Chair of the History and Theory of Architecture
Prof. Dr. Maarten Delbeke
Main Areas of Research

The Chair of the History and Theory of Architecture focuses its research on the history of architecture and architectural theory in Europe c.1450–1850. Architecture theory here is understood in the broadest sense of the word, ranging from the poetics of architecture as laid down in treatises to any discourse, practice, actor, or artifact that sheds light on how architecture was understood and legitimized as a cultural practice in different historical and cultural contexts. The chronological and geographical demarcation of the research area is understood as a point of reference rather than as a strict limitation.

Within this general area, the chair is interested in the long history of particular architectural problems, and in particular their correlations with other disciplines and practices, such as the question of architecture’s mediality, and its position with regard to the visual arts; or the importance of other techniques, such as print. Another aspect of this is the question of architecture’s relationship to language, and of the transfer of concepts and ideas this relationship enables.

Long histories entail research into historiography, and the question of how the writing of architectural history and present notions of architecture mutually inform each other. Previous research has dealt with the presence of the baroque in twentieth-century architectural consciousness, with origin myths, and a current project looks at forms of, and debates on, the cornice from early modern theories to contemporary practices. Long history and historiography together pose the question of transmission: How do concepts, ideas, but also architectural forms and practices settle in time and space?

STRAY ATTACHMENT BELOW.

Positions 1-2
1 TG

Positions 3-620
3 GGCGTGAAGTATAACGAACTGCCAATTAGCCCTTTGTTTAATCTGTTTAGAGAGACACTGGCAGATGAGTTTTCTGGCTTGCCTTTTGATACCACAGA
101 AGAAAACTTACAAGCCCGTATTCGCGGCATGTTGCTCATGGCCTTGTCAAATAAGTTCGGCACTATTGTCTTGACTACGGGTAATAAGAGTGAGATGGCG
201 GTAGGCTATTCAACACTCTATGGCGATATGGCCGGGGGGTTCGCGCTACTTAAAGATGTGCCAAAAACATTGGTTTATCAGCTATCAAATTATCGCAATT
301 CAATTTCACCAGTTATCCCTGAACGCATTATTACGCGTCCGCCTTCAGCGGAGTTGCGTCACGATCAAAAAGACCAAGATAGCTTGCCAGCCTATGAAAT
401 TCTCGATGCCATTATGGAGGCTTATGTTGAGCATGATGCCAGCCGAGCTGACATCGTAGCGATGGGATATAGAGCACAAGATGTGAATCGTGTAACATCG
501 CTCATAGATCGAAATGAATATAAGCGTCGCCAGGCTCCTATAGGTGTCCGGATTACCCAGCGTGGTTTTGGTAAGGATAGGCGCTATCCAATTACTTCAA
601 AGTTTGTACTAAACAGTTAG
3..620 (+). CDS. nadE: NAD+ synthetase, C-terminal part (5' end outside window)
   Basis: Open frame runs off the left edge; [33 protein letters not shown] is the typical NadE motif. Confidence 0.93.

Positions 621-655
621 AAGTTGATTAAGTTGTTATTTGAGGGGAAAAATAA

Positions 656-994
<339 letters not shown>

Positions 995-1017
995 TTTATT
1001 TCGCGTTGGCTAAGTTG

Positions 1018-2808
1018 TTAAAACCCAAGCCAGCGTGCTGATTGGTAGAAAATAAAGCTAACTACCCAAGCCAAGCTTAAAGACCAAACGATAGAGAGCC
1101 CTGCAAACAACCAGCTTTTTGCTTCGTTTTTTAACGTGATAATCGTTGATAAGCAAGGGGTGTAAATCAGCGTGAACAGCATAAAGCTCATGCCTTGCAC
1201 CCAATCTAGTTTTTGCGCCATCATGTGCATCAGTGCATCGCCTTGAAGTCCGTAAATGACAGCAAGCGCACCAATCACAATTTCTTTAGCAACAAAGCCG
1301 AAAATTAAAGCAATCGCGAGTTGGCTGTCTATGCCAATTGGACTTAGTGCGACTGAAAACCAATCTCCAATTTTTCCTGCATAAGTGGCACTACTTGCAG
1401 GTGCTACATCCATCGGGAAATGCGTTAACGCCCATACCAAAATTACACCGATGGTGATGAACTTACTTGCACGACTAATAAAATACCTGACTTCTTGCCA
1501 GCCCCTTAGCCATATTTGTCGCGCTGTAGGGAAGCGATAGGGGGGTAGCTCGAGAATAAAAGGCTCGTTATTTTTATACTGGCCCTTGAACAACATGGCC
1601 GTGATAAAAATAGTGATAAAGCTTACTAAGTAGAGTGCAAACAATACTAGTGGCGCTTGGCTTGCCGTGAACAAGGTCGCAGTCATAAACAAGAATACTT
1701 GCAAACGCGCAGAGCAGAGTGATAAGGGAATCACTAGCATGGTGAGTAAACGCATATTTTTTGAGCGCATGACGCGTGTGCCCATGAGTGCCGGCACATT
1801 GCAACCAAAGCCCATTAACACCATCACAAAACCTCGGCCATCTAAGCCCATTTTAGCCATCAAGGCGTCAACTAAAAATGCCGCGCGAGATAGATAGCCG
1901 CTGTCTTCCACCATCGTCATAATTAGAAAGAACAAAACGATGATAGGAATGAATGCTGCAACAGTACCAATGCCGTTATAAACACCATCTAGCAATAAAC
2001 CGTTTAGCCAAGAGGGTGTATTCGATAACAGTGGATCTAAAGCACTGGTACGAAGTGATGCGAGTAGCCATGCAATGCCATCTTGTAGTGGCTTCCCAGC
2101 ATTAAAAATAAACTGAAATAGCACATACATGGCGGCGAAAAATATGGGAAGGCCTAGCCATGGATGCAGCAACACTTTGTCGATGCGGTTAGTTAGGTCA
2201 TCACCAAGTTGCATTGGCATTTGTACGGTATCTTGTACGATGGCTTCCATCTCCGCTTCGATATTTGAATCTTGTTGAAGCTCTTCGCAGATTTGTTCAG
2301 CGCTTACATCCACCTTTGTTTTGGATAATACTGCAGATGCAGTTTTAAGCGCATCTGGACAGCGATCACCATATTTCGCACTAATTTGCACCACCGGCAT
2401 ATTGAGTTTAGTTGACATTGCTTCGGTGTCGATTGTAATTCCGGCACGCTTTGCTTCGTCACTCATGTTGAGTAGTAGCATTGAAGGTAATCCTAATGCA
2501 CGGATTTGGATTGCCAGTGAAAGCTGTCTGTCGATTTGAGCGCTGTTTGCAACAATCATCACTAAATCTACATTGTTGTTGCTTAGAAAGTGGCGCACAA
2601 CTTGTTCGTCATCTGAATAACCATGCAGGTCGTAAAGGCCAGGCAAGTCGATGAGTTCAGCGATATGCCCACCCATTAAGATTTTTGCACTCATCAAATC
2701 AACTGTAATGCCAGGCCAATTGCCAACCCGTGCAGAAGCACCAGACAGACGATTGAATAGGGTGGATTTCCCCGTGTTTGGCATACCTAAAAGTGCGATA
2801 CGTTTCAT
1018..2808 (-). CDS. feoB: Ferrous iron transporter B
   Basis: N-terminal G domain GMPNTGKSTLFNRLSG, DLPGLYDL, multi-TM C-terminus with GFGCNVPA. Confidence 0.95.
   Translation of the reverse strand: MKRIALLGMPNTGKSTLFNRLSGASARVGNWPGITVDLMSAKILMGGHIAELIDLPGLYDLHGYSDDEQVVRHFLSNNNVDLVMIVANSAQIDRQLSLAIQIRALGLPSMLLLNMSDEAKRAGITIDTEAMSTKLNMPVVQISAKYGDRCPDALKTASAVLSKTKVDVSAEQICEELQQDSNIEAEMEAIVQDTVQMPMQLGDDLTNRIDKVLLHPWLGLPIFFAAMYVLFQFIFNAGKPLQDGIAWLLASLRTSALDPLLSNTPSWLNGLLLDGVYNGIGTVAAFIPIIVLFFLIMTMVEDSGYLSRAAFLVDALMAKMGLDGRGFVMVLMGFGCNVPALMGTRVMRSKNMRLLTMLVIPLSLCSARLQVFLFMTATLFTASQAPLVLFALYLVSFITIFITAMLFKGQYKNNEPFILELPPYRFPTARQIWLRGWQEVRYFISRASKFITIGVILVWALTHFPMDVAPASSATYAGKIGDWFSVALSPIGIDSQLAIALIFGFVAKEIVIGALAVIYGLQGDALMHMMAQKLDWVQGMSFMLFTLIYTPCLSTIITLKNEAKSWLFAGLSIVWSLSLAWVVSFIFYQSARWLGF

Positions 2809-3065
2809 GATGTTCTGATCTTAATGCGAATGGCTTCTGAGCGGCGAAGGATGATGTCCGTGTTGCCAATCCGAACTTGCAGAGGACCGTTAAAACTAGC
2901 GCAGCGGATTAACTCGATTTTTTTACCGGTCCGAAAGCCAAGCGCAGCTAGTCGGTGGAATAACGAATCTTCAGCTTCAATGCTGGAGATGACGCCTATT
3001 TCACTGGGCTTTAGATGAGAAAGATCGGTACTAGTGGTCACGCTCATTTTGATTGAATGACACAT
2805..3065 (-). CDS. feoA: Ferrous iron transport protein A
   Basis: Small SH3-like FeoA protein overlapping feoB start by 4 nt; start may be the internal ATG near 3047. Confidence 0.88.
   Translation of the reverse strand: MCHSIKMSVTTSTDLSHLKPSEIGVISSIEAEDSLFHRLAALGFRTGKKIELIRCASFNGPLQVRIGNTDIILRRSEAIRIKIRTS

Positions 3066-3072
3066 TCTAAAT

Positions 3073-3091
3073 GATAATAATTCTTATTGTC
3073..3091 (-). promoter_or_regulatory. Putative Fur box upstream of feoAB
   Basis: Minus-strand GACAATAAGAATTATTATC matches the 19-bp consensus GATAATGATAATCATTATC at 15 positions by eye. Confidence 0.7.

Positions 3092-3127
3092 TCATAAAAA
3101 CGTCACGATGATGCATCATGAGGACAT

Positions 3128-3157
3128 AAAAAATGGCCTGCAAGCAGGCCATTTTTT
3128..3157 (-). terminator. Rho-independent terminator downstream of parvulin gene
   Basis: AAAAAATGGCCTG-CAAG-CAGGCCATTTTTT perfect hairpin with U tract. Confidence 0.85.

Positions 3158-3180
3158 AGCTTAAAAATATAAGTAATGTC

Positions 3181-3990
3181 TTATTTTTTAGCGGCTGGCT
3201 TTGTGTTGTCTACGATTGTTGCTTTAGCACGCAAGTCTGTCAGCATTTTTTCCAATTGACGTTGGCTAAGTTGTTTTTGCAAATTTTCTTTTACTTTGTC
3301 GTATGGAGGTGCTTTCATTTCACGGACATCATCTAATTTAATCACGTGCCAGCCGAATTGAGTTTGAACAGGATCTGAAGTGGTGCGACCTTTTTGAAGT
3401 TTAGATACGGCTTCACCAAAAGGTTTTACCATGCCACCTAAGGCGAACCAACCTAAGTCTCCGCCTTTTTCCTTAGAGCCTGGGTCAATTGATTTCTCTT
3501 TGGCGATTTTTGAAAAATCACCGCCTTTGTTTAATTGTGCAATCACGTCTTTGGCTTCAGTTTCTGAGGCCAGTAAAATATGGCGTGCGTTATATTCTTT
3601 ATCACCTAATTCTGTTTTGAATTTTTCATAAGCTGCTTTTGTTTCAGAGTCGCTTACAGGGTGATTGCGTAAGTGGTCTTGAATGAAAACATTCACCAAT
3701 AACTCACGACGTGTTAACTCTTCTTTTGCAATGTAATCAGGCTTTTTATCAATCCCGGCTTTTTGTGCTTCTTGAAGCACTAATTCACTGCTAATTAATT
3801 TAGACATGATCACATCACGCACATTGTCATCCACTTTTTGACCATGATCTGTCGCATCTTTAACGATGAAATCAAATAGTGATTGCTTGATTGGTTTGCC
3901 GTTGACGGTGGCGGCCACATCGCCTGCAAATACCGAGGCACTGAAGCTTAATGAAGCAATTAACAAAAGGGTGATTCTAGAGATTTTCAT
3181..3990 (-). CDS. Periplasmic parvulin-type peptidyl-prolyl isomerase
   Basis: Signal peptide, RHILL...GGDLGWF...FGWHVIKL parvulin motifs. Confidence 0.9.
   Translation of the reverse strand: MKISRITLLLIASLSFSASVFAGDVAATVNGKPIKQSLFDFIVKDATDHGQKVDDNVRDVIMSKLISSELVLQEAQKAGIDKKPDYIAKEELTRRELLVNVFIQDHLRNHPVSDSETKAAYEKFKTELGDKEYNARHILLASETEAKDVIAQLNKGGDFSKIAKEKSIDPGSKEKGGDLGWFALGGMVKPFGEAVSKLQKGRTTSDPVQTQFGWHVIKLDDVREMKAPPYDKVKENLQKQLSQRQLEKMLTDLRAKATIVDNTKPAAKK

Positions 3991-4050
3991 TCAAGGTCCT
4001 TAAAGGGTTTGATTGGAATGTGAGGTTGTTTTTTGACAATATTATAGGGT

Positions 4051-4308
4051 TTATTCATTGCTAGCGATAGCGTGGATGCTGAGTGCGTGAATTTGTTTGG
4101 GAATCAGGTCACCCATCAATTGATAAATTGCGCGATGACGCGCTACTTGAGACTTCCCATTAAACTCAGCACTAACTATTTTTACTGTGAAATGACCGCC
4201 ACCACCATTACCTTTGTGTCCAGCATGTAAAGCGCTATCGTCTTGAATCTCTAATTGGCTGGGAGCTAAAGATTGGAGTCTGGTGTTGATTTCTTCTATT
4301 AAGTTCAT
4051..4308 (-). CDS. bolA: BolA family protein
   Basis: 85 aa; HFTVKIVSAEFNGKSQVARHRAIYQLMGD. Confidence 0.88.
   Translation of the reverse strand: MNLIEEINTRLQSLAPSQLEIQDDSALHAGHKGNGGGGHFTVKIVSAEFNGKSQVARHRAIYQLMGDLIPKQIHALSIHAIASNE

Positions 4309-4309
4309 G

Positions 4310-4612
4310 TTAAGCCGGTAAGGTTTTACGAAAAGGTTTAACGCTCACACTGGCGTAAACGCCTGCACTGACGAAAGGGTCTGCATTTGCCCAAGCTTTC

This also raises the question of the media and tools of architectural history itself. Digitization and databases allow researchers to draw on an ever more diverse and extensive body of sources (as we do in our Xenotheka project), and to work and publish on screens rather than on paper. When the quest for the elusive source has transformed into the filtering of too much information, and sturdy monographs are giving way to digital publications, how do we write the history of architecture?


Prof. Dr. Maarten Delbeke